Very few things in locksmithing seem as inconsequential as mounting a thumbturn for a mortise lock. In truth, there should be a rhyme and reason to this and I inadvertently discovered that this week, but more on that in a bit. As a reminder, Schlage installation instructions don’t indicate a right or wrong method of installation for thumbturns. Product literature doesn’t give us any additional clues either.

Standard Thumbturn in L9000 Catalog.


Standard thumbturn architectural drawing.

So, why should any of this matter? If you have been a locksmith for even a short amount of time you are no doubt aware that screws can loosen over time. Due to the very small clearance between the turn portion and the rest of thumbturn, it’s conceivable that a loose screw could either prevent full rotation of the thumbturn or bind it in place. If that were to occur while the door was locked you are looking at a very, very difficult lockout.

Clearance between turn portion and the rest of the thumbturn.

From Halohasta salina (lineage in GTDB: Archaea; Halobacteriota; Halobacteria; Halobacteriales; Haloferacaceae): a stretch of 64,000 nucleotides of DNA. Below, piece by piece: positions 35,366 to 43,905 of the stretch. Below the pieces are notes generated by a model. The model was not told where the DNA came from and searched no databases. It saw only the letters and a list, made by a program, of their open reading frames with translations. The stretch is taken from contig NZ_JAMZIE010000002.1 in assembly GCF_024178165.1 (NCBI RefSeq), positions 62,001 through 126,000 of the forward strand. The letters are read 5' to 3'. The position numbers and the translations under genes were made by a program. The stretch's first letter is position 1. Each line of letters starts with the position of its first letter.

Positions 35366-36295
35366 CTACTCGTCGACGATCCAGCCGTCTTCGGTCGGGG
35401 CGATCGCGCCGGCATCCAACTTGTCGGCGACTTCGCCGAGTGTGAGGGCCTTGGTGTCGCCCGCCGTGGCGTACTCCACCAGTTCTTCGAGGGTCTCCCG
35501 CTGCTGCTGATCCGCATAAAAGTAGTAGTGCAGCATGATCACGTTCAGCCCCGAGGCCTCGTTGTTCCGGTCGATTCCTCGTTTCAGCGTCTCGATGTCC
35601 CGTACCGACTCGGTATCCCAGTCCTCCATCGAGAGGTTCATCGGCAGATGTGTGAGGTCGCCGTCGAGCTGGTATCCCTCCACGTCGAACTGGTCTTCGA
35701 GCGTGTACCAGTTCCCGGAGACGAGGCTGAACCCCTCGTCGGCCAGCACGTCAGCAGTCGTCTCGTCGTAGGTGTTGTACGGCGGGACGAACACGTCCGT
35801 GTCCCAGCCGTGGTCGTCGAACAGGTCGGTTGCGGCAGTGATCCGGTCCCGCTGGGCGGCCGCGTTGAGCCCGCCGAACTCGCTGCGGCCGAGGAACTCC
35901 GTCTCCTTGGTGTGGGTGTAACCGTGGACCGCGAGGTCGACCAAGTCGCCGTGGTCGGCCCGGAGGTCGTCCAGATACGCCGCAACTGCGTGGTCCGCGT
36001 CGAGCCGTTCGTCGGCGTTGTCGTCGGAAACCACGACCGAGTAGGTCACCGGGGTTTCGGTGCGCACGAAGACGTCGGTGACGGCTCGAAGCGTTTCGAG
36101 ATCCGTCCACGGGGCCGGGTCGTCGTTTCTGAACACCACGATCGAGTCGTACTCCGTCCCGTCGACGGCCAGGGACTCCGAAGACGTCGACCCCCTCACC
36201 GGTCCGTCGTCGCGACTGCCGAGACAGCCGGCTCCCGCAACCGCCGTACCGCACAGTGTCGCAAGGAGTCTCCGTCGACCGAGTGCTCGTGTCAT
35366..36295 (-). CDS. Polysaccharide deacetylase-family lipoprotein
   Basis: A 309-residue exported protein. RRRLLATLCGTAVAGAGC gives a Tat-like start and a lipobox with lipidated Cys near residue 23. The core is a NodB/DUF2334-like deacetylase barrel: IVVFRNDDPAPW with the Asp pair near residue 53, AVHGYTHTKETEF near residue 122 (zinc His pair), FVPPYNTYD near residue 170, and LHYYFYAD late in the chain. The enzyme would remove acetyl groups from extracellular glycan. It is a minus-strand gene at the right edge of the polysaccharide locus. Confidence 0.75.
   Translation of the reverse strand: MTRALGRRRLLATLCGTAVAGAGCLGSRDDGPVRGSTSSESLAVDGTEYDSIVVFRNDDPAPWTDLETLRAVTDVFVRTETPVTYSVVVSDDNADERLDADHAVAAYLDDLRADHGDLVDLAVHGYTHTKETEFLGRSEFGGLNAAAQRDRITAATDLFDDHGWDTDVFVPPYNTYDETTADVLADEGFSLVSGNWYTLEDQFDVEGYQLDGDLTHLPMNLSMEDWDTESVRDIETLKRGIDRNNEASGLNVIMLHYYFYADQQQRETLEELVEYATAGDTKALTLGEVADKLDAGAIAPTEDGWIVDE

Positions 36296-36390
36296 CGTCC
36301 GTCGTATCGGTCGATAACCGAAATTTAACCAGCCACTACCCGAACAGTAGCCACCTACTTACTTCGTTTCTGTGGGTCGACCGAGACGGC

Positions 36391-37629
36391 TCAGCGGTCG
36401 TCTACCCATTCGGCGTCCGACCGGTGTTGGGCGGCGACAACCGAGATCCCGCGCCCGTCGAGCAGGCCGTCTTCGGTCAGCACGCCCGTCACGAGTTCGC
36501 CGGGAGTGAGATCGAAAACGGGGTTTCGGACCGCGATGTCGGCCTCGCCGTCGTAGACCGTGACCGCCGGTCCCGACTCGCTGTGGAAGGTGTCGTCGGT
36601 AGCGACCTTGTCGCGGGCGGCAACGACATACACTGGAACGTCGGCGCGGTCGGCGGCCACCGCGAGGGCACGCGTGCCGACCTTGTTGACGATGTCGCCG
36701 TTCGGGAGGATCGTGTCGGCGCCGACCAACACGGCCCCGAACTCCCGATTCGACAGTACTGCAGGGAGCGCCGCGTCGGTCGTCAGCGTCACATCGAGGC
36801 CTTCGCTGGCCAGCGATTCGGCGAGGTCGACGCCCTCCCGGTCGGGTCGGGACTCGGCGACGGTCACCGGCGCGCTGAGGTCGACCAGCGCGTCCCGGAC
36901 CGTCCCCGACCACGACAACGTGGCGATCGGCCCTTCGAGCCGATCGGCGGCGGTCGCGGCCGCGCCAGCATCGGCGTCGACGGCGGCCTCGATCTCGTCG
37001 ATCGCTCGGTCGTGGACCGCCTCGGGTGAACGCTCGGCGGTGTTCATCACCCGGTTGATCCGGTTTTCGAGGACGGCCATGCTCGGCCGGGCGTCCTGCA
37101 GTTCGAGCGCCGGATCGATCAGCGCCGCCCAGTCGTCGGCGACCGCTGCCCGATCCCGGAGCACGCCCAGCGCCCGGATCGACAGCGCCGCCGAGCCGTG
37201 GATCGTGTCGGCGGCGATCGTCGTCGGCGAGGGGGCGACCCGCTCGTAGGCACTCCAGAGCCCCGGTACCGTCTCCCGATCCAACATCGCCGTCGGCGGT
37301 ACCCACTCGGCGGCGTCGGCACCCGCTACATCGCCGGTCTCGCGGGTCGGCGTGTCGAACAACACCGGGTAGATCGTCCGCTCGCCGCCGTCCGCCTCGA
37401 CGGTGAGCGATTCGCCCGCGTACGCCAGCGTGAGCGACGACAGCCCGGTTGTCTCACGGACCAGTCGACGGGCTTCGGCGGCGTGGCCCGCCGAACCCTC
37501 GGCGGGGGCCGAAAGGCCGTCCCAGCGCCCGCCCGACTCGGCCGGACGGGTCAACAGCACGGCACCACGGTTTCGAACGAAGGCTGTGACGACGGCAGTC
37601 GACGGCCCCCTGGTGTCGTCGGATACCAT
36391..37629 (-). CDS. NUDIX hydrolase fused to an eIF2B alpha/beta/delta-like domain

I know it would be a very, very difficult lockout because that is exactly what I encountered this week. The key would turn but the bolt would not retract. My initial thoughts, beyond the obvious, were that something must be wrong within the lock case. Only after I made entry did I realize what was going on. Lesson learned. Going forward, I will make sure to mount thumbturns so that the turn portion doesn’t pass over the mounting screws.


Fortunately, I had a job later in the week to convert an L9010 (Passage – F01) to an L9453 (Entrance w/ deadbolt – F20). I would need to drill for the cylinder’s hole as well as for the new thumbturn’s spindle. Since this thumbturn only rotates 90 degrees to throw and retract the bolt, keeping the mounting screws out of it’s path of rotation wasn’t too hard to pull off.

Bolt thrown.

Bolt retracted.


Outside trim unlocked.


Again, this seems like a very inconsequential task in the grand scheme of things but it could potentially prevent a lockout like the one I encountered. Whether most other installers have caught on to this, I don’t know. Hopefully this article will at least catch some eyes and convince others to start taking similar approaches when mounting thumbturns for Schlage’s L9000 Series mortise locks.